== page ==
How to wear makeup for men – a makeup guide for Gentlemen
|February 11, 2013||Posted by Sebastian Bloodworth under Style, Tips & hints|
If you’re not reading this intentionally then you’ll already have prejudices against this article about makeup for men, which is excellent – do read on.
Some may assert that men have never worn ‘makeup’ (as unglamorous as the word is when one considers its etymology), but in Ancient Egypt men wore makeup. In the Regency period men would compete with their wives to see who could wear the most rouge – a tradition I continue. Victorian morality quickly put an end to this – now we’re becoming almost as blasé as we were 300 years ago, and accordingly makeup is returning to the gentleman’s dressing table. Men who wear makeup are dandies, not homosexuals.
Actors, news reporters, anyone on the television whether man or beast wears makeup – but can you tell? Yes if they’re a woman; no if they’re a man. This article helps to explain how you can cover up any imperfections on your face without anyone being able to notice. You’ll stun people by your mortal beauty as they mistake you for Ganymede.
To the vast majority of men, makeup is a mystery, and so if you’ve got over the first hurdle and read this far, you might ask why. Well, the aim of wearing makeup is to make people think “gosh, how can be that handsome naturally?”. Makeup only works if it’s subtle – one must make up for the imperfections in our skin, which we all have naturally. The meaning of the word subtlety, however, isn’t understood by women.
The last person you ought to seek for makeup advice is a woman – the next thing you know you’ll be in fake eyelashes.
If you’d like to try makeup, then the best way to start is with concealer (this is just applied to the area needed to cover up blemishes, spots, etc.). A man can wear just a bit of concealer, or every product women wear and more and it still won’t be noticeable if you follow these steps:
The how-to guide:
- Step 1: wash your face first. If you get into the habit of wearing makeup then during this step it’s a good idea to use exfoliator
once a week – but make sure you do it before shaving, now, unless you want to be crippled by pain all day.
- Step 2: shave. You must give yourself as close a shave as possible – the best way to do this is by the traditional method
- badger brush, shaving cream and double-edged safety razer.
- Step 3: tone. Toner has 2 advantages and shouldn’t be overlooked – firstly, if you have any shaving cuts, it’s a lot more effective than cold water at stopping bleeding, secondly it ‘tightens the pores’ which means makeup won’t be trapped on your skin and cause spots.
- Step 4: Moisturise. Moisturiser is used to restore the moisture back to your face (after using toner – the 2 are used together as part of the makeup ritual)
- Step 5: Wait 10 minutes after moisturiser (use this time to brush teeth, etc.), then apply a thin coat of primer
. This is optional, but if you’re wearing a tie/fastened collar, it creates a barrier between the moisturiser and makeup and helps to stop it rubbing off on your collar. If you’re just wearing a little bit of concealer, obviously don’t bother with this.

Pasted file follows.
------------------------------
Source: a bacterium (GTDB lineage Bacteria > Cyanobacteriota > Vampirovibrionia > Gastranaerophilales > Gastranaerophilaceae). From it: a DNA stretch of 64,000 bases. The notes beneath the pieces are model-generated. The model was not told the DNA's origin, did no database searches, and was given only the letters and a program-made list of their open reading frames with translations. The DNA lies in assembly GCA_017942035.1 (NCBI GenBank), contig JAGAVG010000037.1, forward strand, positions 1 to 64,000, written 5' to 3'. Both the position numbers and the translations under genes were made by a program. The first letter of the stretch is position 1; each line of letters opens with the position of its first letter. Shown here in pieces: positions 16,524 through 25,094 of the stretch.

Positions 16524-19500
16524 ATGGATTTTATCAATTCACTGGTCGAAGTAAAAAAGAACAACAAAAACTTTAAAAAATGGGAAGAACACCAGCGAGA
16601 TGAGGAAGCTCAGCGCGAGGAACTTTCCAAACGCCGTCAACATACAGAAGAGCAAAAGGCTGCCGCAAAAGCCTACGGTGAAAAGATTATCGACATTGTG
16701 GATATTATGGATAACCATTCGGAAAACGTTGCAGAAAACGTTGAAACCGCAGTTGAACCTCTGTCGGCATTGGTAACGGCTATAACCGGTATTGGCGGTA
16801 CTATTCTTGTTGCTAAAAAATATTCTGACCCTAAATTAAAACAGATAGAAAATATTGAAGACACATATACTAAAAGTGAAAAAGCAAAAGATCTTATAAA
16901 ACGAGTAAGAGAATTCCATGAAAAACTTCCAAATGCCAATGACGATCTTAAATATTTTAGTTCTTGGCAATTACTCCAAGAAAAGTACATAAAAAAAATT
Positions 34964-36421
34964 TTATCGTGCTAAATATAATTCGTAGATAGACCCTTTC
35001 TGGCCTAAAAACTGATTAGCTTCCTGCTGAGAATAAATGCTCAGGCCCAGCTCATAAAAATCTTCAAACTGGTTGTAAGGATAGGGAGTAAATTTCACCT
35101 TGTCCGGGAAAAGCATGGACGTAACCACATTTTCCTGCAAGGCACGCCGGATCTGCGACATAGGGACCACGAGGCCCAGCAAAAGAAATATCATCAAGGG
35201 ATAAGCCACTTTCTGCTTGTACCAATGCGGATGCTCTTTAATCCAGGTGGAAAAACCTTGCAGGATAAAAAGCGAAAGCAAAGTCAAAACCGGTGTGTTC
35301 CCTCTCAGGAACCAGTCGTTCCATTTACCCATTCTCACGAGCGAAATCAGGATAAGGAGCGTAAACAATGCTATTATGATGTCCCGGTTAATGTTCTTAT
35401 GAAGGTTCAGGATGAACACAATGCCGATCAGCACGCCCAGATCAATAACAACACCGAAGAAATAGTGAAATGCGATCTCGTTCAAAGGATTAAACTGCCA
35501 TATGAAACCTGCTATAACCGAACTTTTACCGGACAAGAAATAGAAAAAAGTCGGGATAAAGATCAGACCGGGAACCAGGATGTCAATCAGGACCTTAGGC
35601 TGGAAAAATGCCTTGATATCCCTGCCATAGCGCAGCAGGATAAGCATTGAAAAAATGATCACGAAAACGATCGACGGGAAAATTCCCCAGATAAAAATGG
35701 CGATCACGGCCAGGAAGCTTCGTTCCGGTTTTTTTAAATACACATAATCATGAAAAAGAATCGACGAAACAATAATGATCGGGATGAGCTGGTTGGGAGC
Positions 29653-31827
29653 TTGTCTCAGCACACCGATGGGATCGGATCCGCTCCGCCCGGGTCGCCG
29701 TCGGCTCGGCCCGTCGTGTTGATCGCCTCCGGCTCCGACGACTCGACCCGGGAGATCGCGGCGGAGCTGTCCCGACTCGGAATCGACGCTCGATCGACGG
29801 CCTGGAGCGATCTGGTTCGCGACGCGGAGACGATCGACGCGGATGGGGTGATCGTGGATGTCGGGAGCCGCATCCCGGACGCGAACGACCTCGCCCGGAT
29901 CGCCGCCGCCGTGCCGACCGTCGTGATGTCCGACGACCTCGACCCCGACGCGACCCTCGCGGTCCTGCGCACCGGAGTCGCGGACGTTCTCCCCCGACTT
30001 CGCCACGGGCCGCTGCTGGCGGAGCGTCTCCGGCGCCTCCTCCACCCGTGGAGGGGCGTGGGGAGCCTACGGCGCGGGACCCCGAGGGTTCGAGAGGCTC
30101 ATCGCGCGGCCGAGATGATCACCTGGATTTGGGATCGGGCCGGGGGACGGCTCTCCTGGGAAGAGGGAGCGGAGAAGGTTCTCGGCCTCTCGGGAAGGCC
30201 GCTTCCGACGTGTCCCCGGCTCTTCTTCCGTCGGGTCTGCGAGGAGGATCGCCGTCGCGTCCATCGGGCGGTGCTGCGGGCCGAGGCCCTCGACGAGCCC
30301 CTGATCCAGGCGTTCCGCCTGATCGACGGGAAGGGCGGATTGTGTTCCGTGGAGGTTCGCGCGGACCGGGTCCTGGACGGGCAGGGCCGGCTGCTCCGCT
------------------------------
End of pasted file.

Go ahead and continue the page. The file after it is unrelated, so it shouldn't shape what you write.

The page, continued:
- Step 6: Foundation. There are hundreds of different types and colours of foundations, so I can’t link to a generic one here. I think a liquid foundation is best (powder comes later!) – my own choice is Max Factor Lasting Performance. This is, accordingly only a ‘foundation’ – don’t worry if marks are still visible on your face, these will be hidden later, but don’t wear too much! Subtlety is important remember! A tiny bit will suffice.
- Step 7: Concealer. Unlike foundation which is applied thinly to the whole face, concealer is applied only where needed and rubbed outwards from the centre. These come in all different types too, experiment which one’s best.
- Step 8: Powder. Powder is used to set everything in place. I use Facefinity foundation powder, very lightly to make my face look more natural, as my foundation makes it look sligtly too pale. Then brush transparent powder all over your face.
- Step 9: Eyebrows – this is optional (like every step) but you may wish to slightly darken your eyebrows with an eyebrow pencil.
- Step 10: Rouge. Also called Blusher, this gives you a healthy glow if worn properly. You should pout and use a medium/small brush to put a little bit on your cheek bones.
- Step 11: Mascara. (un ballo in). This can be subtle too. Just 1/2 strokes on the upper-outer lashes.
- Step 12: Aftershave. Choose a suitably aromatic one.
Tips and hints:
- Don’t spend too much or too little! Aim for reputable brands within your price bracket. Cheap makeup is notorious for damaging skin.
- It’s best to go into a shop to buy your makeup – especially the first, so you can check you’re buying the right shade to match your skin colour – this is important if you prioritise subtlety. Have a cavalier attitude and don’t take any prisoners. If you can’t manage this, consider saying that you need it for a part you’re playing.
- If in doubt, go for concealer one tone darker and foundation one tone lighter. Try and match your foundation colour to skin colour but always err on the lighter side – you can make it darker with powder lighter.
- Experiment a lot! Always use a little bit. Never too much.
- Rouge/blusher colour should match your lips (in the tub) – on your face it will be much lighter, I should hope!
- Don’t keep it stored somewhere too hot or it will dry up.
- There aren’t specific ‘men’ or ‘women’ makeup brands – makeup is universal – don’t be fooled into paying 5 times as much because something’s advertised as being specifically for men.
Finally, here’s a video of Quentin Crisp’s makeup routine to inspire.
Do hope this helps you, do comment for your thoughts/suggestions or any questions.